The Naturalist and the Beloved : ALWAYS, RACHEL: The Letters of Rachel Carson and Dorothy Freeman, 1952-1964, <i> Edited by Martha Freeman</i> . <i> Introduction by Paul Brooks (Beacon Press: $35; 608 pp.)</i>

<i> Linda Lear is the author of "Rachel Carson: Witness for Nature" to be published by Henry Holt and Company Inc. She is a research collaborator at the Office of the Smithsonian Institution Archives</i>

Rachel Carson was already an icon before she died in April 1964 at age 56. The best-selling author of three books on the natural history of the sea, hers was a trusted voice. Calm and imperturbable in the face of spurious attack by the chemical industry, she never wavered from her conclusions of corporate misuse, regulatory negligence and public betrayal. In “Silent Spring,” serialized in The New Yorker in the summer of 1962 and published that September, Carson dared to question not only the prolific use of chlorinated hydrocarbon pesticides but more fundamentally attacked the integrity of the scientific establishment and the assumptions of postwar industrial technology. When Carson died of cancer 18 months after the publication of “Silent Spring,” her ecological vision and her personal courage became the touchstone of the modern environmental movement. Her public image remained that of a very private but intellectually tenacious reformer.

Now, with the publication of “Always, Rachel,” a collection from some of the more than 750 letters between Carson and her much beloved, but seldom seen friend, Dorothy Freeman, the icon can be happily replaced. These letters reveal Carson as a warm, spirited, but lonely woman who, while producing some of the finest natural history of our time and starting an avalanche of concern for the future of life on this planet, depended upon almost daily evidence of devotion from the loving Freeman.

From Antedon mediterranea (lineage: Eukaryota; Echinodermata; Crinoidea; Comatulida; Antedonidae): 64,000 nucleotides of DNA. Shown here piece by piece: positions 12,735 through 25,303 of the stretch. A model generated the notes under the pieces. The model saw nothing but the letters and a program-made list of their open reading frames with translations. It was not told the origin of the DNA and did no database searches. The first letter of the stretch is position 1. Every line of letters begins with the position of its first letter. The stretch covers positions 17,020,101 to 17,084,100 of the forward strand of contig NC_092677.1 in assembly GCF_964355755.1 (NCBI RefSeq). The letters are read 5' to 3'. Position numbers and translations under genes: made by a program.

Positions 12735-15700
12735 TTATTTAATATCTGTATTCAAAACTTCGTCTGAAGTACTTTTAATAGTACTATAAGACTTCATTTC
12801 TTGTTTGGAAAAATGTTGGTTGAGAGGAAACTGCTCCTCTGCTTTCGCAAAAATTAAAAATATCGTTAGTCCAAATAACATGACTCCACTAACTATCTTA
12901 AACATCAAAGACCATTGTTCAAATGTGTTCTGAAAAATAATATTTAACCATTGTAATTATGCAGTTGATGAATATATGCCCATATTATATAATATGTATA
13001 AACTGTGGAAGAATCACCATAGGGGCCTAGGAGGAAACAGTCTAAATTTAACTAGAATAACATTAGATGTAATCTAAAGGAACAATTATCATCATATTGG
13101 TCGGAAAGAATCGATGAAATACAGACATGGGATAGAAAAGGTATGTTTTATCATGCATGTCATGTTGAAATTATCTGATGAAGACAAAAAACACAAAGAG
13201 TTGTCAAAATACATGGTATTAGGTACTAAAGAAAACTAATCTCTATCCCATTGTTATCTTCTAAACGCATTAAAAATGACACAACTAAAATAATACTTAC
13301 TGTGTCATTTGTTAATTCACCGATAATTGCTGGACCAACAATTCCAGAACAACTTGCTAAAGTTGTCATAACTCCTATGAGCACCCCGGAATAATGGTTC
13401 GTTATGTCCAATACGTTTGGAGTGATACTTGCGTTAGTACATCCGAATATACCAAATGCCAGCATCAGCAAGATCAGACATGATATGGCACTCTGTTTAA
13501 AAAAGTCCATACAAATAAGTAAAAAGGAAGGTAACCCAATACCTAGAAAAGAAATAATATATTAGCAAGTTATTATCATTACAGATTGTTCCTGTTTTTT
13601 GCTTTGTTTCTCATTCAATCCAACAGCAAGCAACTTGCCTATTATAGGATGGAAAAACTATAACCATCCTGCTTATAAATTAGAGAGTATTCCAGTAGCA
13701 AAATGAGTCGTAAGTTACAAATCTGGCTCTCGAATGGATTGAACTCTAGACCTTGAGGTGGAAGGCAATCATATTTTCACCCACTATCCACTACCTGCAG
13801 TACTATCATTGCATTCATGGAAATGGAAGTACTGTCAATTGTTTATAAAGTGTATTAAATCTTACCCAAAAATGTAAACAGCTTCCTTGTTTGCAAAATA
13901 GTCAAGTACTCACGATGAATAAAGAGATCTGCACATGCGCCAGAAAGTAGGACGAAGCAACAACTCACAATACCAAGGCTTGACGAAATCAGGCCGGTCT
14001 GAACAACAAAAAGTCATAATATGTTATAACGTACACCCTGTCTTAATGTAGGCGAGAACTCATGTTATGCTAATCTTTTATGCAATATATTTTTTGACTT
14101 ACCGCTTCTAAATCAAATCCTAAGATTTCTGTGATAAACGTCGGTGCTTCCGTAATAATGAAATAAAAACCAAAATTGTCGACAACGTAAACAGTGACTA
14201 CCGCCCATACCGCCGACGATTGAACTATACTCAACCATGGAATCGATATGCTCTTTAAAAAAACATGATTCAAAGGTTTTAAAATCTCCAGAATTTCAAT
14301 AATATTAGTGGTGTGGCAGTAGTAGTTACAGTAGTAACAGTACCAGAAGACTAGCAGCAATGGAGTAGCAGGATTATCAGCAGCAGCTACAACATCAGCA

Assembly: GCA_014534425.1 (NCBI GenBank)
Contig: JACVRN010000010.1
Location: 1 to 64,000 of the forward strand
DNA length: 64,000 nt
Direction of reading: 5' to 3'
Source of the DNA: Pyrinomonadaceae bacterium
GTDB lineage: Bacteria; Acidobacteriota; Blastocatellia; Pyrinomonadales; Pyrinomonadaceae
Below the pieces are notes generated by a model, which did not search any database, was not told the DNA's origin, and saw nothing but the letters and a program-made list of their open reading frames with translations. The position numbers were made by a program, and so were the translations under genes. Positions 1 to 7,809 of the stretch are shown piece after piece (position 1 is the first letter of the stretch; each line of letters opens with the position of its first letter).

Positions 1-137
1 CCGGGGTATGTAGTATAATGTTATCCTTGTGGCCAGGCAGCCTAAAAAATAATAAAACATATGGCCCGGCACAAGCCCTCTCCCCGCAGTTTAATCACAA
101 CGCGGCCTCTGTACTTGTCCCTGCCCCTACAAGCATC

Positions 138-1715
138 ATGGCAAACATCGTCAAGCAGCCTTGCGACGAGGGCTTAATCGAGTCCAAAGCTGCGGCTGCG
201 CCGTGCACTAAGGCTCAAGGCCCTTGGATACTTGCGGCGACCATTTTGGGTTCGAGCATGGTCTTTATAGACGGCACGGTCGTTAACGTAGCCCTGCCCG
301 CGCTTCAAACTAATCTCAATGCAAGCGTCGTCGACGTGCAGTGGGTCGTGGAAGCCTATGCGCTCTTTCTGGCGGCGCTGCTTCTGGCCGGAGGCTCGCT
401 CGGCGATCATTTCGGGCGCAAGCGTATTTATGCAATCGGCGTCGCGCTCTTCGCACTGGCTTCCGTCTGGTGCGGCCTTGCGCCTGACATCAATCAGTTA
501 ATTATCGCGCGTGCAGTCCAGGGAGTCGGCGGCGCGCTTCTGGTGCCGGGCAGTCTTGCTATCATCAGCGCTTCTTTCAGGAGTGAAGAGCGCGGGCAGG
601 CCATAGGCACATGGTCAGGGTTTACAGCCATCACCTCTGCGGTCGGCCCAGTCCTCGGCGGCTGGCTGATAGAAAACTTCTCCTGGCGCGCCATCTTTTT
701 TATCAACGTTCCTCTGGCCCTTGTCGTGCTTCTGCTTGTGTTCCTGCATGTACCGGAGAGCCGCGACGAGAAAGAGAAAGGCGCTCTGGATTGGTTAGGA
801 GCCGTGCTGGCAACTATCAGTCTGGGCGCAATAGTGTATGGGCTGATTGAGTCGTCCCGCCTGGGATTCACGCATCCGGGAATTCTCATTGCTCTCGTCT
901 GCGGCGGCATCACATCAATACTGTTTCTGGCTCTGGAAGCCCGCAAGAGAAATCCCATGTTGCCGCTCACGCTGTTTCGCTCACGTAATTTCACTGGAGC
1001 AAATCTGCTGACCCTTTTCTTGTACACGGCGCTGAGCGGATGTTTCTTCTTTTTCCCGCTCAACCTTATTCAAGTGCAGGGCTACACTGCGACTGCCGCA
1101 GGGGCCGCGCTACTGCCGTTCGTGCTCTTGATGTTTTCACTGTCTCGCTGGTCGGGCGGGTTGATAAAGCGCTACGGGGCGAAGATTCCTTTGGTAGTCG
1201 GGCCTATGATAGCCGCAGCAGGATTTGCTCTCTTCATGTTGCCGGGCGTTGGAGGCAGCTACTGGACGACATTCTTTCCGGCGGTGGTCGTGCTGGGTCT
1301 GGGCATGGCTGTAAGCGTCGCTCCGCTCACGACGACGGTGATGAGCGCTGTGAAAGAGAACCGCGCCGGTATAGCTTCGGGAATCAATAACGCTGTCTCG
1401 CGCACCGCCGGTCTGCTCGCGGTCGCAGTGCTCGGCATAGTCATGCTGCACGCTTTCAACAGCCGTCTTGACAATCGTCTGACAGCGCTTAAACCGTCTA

For the record:

12:00 a.m. June 18, 1995 FOR THE RECORD
Los Angeles Times Sunday June 18, 1995 Home Edition Book Review Page 8 Book Review Desk 1 inches; 15 words Type of Material: Correction
In “The Naturalist and the Beloved” (April 16, 1995), the reviewer’s name, Linda Lear, was misspelled.

Freeman, a busy housewife who spent most of her time in West Bridgewater, Mass., was Carson’s summer neighbor on the island of Southport off the coast of Maine. They met in 1953 after Freeman had written to welcome the famous author to the island community. Nine years older than Carson, Freeman shared with her a love of the natural world, especially the Maine seashore, a delight in birds and cats, good writing, music and the care of an aging parent. Carson found in Freeman’s nearly boundless capacity for love the understanding and devoted companionship of mind and spirit that her life had lacked. Their ensuing eleven-year relationship rooted her and provided the emotional framework she needed to create. Carson explained to Freeman, “All I am certain of is this; that it is quite necessary for me to know that there is someone who is deeply devoted to me as a person, and who also has the capacity and depth of understanding to share, vicariously, the sometimes crushing burden of creative effort.”